Renee’s experience reminded me of Beth Orsoff’s book, Romantically Challenged, which is one of my favorite chick-lit books, in that she had to date a lot of frogs before she found a potential prince. And this was the second big attention grabber for me. As with Orsoff’s book, it gave me a chance to compare myself to the frogs and usually (okay, sometimes) come out okay in the comparison. But for the main target audience (which I’m not), you might find Renee’s experiences familiar and everyone will find them funny. I found that once I started reading this book I had a hard time putting it down and although it ties the story up nicely at the end, I wanted to know more about what happened to the characters afterward. Luckily, the sequel Double Click was queued up on my Kindle, so I was able to jump right in.

Buy now from:    Amazon US        Amazon UK

FYI:

Limited adult language and situations.

Added for Reprise Review: Click: An Online Love Story by Lisa Becker was a nominee in the Chick-Lit/Women's Fiction category for B&P 2014 Readers' Choice Awards. Original review ran June 10, 2013.

Format/Typo Issues:

No significant issues.

Rating: ***** Five Stars

Reviewed by: BigAl

Approximate word count: 50-55,000 words

Wednesday, October 23, 2019

Review: An Honorable Man by Donna Fasano



Genre: Sweet Romance/Native American

Description:

“Nothing can make Native American Mat Makwa give up being a New York City police officer… except one little girl—all alone in the world—who needs a father. Returning to his Kolheek reservation to take on the safer job of sheriff of this small, close-knit community, he never expects his heart might be in danger to school teacher Julie Dacey.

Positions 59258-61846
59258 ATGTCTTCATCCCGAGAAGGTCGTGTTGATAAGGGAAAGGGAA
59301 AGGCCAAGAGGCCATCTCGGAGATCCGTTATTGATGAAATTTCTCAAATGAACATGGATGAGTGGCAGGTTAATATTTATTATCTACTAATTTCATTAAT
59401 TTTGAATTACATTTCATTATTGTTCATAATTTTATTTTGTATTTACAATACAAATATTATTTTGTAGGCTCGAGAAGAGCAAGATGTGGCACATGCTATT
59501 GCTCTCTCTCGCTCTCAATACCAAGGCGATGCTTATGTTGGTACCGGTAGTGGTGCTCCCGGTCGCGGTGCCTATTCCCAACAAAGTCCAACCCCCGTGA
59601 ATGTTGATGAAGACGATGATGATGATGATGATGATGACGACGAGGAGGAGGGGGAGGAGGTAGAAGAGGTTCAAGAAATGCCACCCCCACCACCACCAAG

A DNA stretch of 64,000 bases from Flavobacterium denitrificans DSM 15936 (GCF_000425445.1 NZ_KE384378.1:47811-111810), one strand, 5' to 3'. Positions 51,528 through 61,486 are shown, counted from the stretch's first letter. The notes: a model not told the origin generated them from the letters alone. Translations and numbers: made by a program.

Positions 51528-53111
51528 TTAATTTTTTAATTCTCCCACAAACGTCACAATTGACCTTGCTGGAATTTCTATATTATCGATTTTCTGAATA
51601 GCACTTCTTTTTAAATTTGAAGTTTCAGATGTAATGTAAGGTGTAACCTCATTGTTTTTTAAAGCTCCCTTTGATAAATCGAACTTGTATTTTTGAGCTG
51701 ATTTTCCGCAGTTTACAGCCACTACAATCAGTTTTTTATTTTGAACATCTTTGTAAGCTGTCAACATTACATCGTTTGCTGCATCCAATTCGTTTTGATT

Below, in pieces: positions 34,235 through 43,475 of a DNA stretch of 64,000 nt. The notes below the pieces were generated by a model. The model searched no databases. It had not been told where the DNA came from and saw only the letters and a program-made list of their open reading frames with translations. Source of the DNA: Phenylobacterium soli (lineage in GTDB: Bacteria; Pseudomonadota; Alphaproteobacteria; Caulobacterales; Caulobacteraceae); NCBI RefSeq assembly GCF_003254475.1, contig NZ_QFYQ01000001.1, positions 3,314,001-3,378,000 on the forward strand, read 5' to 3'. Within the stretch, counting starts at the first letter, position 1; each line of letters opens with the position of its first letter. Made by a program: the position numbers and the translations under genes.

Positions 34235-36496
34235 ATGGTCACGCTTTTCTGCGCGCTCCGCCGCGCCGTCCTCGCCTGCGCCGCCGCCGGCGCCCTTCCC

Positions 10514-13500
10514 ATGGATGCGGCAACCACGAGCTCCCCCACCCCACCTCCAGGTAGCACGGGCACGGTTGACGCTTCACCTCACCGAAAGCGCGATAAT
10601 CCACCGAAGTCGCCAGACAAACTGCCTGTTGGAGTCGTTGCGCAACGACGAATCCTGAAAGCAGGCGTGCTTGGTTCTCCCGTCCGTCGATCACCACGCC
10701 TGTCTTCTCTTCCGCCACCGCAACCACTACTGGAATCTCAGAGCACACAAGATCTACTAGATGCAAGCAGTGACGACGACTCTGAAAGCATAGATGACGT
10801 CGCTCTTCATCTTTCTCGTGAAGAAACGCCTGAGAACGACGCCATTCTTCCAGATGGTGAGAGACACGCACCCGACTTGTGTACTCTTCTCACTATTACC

Mat's six-year-old daughter Grace is a handful, and Julie finds herself getting to know Mat quite well during some intense parent-teacher meetings, which soon start occurring after hours. Then Mat begins mentoring Julie’s troubled teenaged brother and her heart softens toward this honorable man. Despite being wary of relationships, Julie can’t deny how her soul soars when Mat is near. Is the attraction between the flame-haired beauty and the lawman destined to turn into love?”

Author:
“Donna Fasano is a three-time winner of the HOLT Medallion, a CataRomance Reviewers Choice Award winner for Best Single Title, a Desert Rose Golden Quill Award finalist, a Golden Heart finalist, and a two-time winner of Best Romance of the Year given by BigAl's Books & Pals Review Blog. Her books have sold 4 million copies worldwide and have been published in two dozen languages. Her novels have made the Kindle Top 100 Paid List numerous times, climbing as high as #1.”

Ms. Fasano has two grown sons and lives with her husband on the eastern seaboard of the United States. To learn more please visit her website or follow her on Facebook.

Appraisal: